Botetourt school to review school naming policy

If the Botetourt School Board approves the policy proposal, no part of any school facility will be named for a person.

The board heard a report on the proposed policy at its November meeting last week and, as is the custom, agreed to vote on the proposal at its December meeting.

While the proposed policy will not allow parts of school facilities to be named in honor of persons—living or dead—it does provide that individuals, organizations or groups can ask that a special commemorative marker or plaque be placed in a school in recognition of an individual who has made “exceptional contributions to a school or to the school division.”

A School Board committee has been formulating the proposed policy since the summer when individuals appeared before the board to ask that the gym floor at Lord Botetourt High School be named in honor of retired basketball coach and teacher Don Meredith and a representative of Troutville/Daleville Athletic Club  asked that the soccer field at Troutville Elementary School be named in memory of the late Cecil Hoyt.

Those requests followed the board’s decision to dedicate the new softball field at James River High School in honor of longtime coach and retired teacher John Shotwell.

The board wondered if it was going to have to wrestle with other similar requests, so a committee was appointed to develop a policy that would address requests to dedicate areas of school facilities or grounds in recognition of individuals. School Board members Jack Leffel and Scott Swortzel were on the committee with administration representative Sam Foster.

The proposed policy about naming certain areas after a person is similar to the policy that does not allow the School Board to name a school or building after a living person.

The idea of allowing commemorative markers or plaques came from the committee examining policies that other school divisions have.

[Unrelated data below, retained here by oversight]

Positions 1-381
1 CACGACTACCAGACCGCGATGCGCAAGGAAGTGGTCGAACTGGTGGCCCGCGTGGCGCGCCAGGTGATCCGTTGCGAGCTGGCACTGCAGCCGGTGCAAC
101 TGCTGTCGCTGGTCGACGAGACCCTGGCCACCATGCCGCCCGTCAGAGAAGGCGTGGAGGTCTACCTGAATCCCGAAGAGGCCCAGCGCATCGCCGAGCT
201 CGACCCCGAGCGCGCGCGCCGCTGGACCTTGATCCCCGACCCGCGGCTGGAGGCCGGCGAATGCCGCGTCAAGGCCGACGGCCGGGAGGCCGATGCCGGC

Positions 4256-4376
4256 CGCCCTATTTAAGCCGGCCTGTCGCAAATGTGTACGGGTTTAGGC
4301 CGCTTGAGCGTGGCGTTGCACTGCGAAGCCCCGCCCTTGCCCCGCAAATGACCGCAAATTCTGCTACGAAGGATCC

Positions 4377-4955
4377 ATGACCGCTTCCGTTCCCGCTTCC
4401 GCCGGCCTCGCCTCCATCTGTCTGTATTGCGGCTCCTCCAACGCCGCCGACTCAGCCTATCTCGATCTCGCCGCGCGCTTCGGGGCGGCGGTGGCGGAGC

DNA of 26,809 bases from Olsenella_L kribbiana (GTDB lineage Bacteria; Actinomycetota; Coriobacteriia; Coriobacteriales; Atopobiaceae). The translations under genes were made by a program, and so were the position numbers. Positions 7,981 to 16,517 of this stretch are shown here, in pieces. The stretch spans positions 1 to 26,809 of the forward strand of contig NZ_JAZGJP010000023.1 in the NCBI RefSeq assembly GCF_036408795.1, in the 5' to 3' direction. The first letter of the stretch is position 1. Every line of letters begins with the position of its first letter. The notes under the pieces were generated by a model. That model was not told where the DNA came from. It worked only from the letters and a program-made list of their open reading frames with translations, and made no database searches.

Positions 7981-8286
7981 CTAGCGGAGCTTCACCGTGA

The request for a marker or plaque also includes a nominating form and a procedure for making the nomination and having it reach the School Board for approval.

The proposed policy says:

“The School Board acknowledges that the community may want to recognize exceptional

contributions to a school or to the school division. A commemorative marker/ plaque to honor individuals or groups will be considered for placement within a school building, field, or elsewhere on the school’s campus upon approval by the School Board.

“This regulation does not apply to fixtures within facilities or on grounds, such as dedicated benches and trees, if their initial cumulative value does not exceed $1,000.

“Generally, the following guidelines must be used for requests to place markers and/or

plaques in schools and on school grounds:

1. Individuals or community group(s) wishing to dedicate specific areas of school facilities should bring a Request for a Commemorative Marker/Plaque to the school’s principal.

2. Evidence of broad community support (e.g., PTA, booster club, faculty members) shall accompany the form.

3. The principal of the school, upon his/her review of the request, shall inform the superintendent.

4. The superintendent and principal shall determine whether a committee should be convened. The principal of the school involved shall appoint a committee composed of  administration, faculty, parents and/or patrons, and students.

5. The committee shall prepare a written report summarizing school and community recommendations, including supporting rationale to the division superintendent who will forward the report to the School Board.

6. The School Board shall then make the final decision.

7. If the request is approved, the School Board shall also approve the design and placement of the marker/plaque in schools and on school grounds.

8. The group initiating the request will be responsible for all costs.

“Individuals have a method of making a request and it starts at the individual school,” Leffel said of the proposed policy. “Then, eventually, it will or will not come to the School Board.”

Swortzel said the method will require that someone who is nominated for a marker or plaque will have pretty good support in the community; and it provides a way for a school to recognize someone.

Foster said he believes it’s important for an individual school to have a role in the process, too.

If approved in December, the policy will go into effect immediately.

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